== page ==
The Minimum Wage Update: How to not fall foul of the rules

All employers must ensure that they pay their staff a wage not below the National Minimum Wage (NMW) or National Living Wage (NLW) level, as appropriate. NMW rates are updated every October and NLW rates every April, with current rates shown below.

Falling foul of the rules may mean more than a hit to reputation - the Government has already “named and shamed” some NMW offenders, with some high profile cases making the national press.


It is important to note that at no time can an employee’s hourly rate of pay fall below NMW/NLW levels. Many of the employers who fall foul of the NMW legislation do so not through the malicious underpayment of their employees, but through misapplication of the complex legislation.


The Details


One such complication can arise in cases of salary sacrifice arrangements (pension contributions, childcare vouchers or cycle to work schemes are all popular examples), as employers would be in breach of NMW/NLW rules if they allow lower paid employees to reduce their salary below NMW/NLW levels as part of a sacrifice scheme.


HMRC has become increasingly interested in NMW compliance over recent years, having now expanded the total number of staff dealing with NMW enquires to more than 400. As HMRC focus on NMW compliance, more employers are receiving letters advising they will be subject to a NMW audit.


Falling foul of the rules may mean more than a hit to reputation – the Government has already “named and shamed” many NMW offenders, with some high-profile cases making the national press. NMW failures can lead to penalties of 200% of the total underpayment (up to a maximum of £20,000 per worker). There is also Employer’s NIC to pay, plus the professional costs associated in dealing with a enquiry.

The enforcement of NMW has significant implications for the charitable sector. Mencap was involved in a high-profile Employment Tribunal in April last year, concerning a carer who was paid a flat sum plus one hour’s pay (circa £29 total) for an eight-hour ‘sleep in’ shift in an individual’s home. The carer had her own bedroom and was required to keep a “listening ear” during the night in case her support was required. She was otherwise free to sleep or use her time as she wished, but she could not leave the premises.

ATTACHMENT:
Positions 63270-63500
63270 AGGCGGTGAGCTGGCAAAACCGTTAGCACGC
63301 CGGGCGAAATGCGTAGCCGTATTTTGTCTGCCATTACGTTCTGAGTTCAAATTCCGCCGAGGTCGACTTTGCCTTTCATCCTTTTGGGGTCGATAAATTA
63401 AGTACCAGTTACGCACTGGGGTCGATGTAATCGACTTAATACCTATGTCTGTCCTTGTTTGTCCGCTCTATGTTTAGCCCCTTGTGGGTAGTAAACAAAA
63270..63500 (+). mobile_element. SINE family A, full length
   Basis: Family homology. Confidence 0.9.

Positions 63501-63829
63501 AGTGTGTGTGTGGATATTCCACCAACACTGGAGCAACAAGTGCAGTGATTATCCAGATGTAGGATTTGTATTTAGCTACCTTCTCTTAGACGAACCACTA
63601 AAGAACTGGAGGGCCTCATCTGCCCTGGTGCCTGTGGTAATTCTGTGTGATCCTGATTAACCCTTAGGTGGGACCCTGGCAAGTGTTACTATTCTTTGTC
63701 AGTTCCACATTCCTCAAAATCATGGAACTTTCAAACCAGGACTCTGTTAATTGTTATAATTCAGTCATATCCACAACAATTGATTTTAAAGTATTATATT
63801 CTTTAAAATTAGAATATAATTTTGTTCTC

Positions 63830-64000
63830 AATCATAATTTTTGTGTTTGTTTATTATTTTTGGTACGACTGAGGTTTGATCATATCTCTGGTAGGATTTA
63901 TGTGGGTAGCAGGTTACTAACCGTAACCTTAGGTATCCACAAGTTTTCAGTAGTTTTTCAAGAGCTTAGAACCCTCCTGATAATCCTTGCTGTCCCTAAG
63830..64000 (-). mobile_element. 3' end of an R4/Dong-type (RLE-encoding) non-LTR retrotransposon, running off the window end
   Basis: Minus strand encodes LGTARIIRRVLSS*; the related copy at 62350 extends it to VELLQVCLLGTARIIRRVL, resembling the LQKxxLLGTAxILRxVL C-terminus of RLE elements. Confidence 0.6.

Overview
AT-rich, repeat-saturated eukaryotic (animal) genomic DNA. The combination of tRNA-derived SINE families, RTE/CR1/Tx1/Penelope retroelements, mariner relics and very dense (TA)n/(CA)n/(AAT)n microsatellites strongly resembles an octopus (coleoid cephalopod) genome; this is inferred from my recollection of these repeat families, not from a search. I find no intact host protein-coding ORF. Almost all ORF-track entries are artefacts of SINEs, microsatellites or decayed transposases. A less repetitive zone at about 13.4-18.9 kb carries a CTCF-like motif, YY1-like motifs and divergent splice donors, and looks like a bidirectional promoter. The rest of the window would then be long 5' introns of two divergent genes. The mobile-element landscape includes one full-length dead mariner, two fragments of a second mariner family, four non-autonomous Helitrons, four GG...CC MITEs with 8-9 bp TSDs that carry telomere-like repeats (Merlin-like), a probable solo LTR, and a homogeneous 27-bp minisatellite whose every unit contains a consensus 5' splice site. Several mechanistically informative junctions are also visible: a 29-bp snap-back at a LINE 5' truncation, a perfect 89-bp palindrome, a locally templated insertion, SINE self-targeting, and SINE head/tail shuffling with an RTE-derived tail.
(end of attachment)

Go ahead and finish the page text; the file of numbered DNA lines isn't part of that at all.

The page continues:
The Employment Tribunal judge ruled against Mencap, concluding that the employee was still performing her role as carer during the sleep-in shift, whether she was asleep or not.

Mencap and other care providers have since changed the way they pay sleep-in carers since the decision. Mencap also appealed the tribunal decision and the Court of Appeal began hearing that appeal in March, with the decision expected to be delivered in the coming months.


The estimated cost of up to six years’ NMW back pay demanded by HMRC could cost care organisations an estimated £400 million, which could lead to many care providers going bankrupt. The care sector awaits the Court of Appeal outcome with baited breath.

Charity Aid

This article was featured in our Charity Aid Spring Edition, to find the full publication click here.

If you have any concerns or queries about how NMW applies to you and your employees, please get in touch.